It sounds simple: slow down and make better choices. Most of us don't do that as well as we could, but researchers are studying how the simple act of slowing down can reduce crime. Brandis Friedman has the story.

Group Calls for Special Prosecutor in Laquan McDonald Case

Task Force: Police Videos, Reports Should be Released in 60 Days

Sixty days: That’s the maximum amount of time Chicago Police should take before allowing the public to see recordings or reports of police-involved incidents. The recommendation from the Mayor's Police Accountability Task Force comes on the same day as a group of attorneys and elected officials calls for a special prosecutor in the case that led to the death of 17-year-old Laquan McDonald.

Basketball Hall of Fame Finalist Sheryl Swoopes Heads LUC Women's Team

Sheryl Swoopes

The basketball legend is now a coach here in Chicago, and she's helping the Loyola women's basketball team give it their best shot.

‘Rocket Docket’ Sends Low-Level Jail Inmates Home

The Cook County Sheriff's Office is finding a way to keep certain criminal defendants at home and on the job, instead of in jail while they await trial. Brandis Friedman takes a look at how a two-year pilot program designed to release inmates jailed for low-level offenses is working so far.

CPS Principals Learn How Deep Budgets Will Be Cut

Blaine Elementary Principal Troy LaRaviere

Today, Chicago Public Schools principals are learning just how deep their budgets will be cut after last week's announcement that the district was slashing more than $100 million from annual school budgets.

‘Downton Abbey’ Costumes Come to Chicago's Driehaus Museum

| Chloe Riley

Afternoon tea in the parlor and dressing in black tie just to have dinner at home: that was everyday life for the fictional, aristocratic Crawley family. Starting today, Downton fans can get an up-close look at those fashions in a new exhibit at the Driehaus Museum. Brandis Friedman takes us inside.

Examining the Impact of a State Takeover of Local Schools

In a report released last month, researchers say they have no consensus over whether local control of a school district is any better for student performance or financial management than state control of a school district. Brandis Friedman takes a look at one district where the state is in charge to see how its schools are faring.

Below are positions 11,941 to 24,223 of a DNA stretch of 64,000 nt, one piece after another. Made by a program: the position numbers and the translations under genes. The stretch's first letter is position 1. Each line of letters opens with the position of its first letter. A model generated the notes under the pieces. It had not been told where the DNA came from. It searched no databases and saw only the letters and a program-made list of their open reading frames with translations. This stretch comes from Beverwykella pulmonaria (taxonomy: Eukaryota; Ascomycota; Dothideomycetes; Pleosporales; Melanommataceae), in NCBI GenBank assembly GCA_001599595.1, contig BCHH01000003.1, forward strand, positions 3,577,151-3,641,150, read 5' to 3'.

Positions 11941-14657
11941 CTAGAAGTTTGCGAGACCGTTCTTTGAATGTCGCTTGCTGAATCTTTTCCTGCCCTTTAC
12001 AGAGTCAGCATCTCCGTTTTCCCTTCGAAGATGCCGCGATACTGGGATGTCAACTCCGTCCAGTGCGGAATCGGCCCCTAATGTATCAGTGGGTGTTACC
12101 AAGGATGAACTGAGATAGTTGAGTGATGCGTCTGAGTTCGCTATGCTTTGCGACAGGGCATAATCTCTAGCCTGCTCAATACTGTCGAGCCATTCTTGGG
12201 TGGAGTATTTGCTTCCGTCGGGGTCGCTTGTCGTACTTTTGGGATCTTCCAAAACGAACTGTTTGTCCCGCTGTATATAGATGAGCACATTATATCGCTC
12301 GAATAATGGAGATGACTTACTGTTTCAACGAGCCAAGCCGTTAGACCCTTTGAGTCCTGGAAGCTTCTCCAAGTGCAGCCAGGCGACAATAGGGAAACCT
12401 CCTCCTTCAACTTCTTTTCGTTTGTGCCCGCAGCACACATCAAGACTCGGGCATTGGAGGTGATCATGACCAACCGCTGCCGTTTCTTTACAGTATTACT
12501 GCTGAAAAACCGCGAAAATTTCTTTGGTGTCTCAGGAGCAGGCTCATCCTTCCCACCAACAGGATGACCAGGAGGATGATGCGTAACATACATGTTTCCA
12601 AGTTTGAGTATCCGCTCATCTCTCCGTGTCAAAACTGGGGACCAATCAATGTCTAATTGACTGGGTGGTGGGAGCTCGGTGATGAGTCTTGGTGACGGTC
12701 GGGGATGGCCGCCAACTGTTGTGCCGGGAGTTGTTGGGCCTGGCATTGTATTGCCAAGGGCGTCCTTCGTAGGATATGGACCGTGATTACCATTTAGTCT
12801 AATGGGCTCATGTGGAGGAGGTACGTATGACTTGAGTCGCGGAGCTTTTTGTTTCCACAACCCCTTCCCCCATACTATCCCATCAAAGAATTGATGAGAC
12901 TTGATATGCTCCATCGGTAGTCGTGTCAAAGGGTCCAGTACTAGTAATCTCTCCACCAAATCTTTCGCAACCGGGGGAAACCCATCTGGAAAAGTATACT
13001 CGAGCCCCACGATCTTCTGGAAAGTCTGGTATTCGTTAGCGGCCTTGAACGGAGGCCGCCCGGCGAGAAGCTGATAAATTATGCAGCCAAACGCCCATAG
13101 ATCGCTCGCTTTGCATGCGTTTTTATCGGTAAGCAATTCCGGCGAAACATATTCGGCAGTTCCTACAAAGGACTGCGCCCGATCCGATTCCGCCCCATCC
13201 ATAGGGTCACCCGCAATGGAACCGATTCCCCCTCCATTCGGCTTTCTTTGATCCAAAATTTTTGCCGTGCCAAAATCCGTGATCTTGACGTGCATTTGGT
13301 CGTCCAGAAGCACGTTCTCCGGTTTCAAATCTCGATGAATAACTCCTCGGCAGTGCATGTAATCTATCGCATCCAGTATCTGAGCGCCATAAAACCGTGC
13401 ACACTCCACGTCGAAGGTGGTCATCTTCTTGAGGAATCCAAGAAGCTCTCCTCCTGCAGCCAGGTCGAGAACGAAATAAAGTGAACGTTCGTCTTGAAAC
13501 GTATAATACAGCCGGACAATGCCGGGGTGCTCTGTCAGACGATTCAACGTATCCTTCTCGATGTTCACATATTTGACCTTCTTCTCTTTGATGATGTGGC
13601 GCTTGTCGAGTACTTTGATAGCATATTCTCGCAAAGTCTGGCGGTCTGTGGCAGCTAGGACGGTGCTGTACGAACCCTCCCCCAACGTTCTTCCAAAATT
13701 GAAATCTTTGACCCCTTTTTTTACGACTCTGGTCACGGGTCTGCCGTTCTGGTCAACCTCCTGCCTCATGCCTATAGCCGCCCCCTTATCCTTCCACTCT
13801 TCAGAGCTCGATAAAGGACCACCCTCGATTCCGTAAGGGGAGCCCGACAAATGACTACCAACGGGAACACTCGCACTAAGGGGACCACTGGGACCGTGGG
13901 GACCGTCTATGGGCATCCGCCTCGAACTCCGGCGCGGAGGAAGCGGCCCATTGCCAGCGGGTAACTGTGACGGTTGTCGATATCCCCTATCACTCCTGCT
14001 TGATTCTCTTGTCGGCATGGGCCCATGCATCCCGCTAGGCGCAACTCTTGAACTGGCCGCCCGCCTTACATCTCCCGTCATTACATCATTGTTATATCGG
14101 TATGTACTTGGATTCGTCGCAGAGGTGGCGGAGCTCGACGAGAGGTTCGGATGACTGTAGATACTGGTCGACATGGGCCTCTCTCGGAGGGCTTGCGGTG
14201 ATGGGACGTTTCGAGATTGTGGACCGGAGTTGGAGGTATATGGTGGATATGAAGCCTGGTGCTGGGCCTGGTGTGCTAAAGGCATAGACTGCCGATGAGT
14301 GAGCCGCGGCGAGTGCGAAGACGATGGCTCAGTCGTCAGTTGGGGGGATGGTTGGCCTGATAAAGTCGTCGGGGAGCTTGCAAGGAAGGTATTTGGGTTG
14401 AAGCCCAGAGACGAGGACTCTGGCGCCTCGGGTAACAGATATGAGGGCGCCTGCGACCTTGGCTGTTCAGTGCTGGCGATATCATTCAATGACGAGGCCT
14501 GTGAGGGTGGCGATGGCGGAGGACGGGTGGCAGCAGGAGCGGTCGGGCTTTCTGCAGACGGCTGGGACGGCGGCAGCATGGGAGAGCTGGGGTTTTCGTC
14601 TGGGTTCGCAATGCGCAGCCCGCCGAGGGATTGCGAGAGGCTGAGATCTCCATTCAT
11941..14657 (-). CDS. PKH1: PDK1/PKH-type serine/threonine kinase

Chicago Public Schools Announces More Cuts

Forrest Claypool

Just a day after the Chicago Teachers Union rejected the school board's latest contract offer, Chicago Public Schools is announcing cuts. CEO Forrest Claypool says the district is still working to avoid teacher layoffs, but some staffers will lose their jobs in order for the district to save money.

Chicago Teachers Union Unanimously Rejects District's Latest Offer

Members of the Chicago Teachers Union bargaining unit say they spent hours and hours considering the school board's "serious" contract offer. But on Monday, the group announced that they could not accept it.

Restoring Classic Cars is Driving Force for Better Futures

For many young men, their first car is also their first love. But for some of Chicago's at-risk teens and young adults their first car isn't theirs to drive–but theirs to fix. Learning classic car restoration is more than just a trade, it's a chance to pave a new future. Brandis Friedman has the story.

CPS Lays Off 227 Central Office Employees

Forrest Claypool

Chicago Public Schools today gave layoff notices to some administrative employees as part of efforts to reduce its $480 million budget shortfall. "There’s no doubt that these cuts are painful," CPS CEO Forrest Claypool said in a statement. "However, with limited resources and a budget crisis not just this year but into the foreseeable future, we had no choice."

Chicago Lawmakers Say TIF Surplus Can Help Close CPS Budget Gap

Just a day after Gov. Bruce Rauner and Republican leaders in the General Assembly proposed a state takeover of the financially distressed Chicago Public Schools, lawmakers propose altering the TIF legislation to allow a surplus to be spent on the district.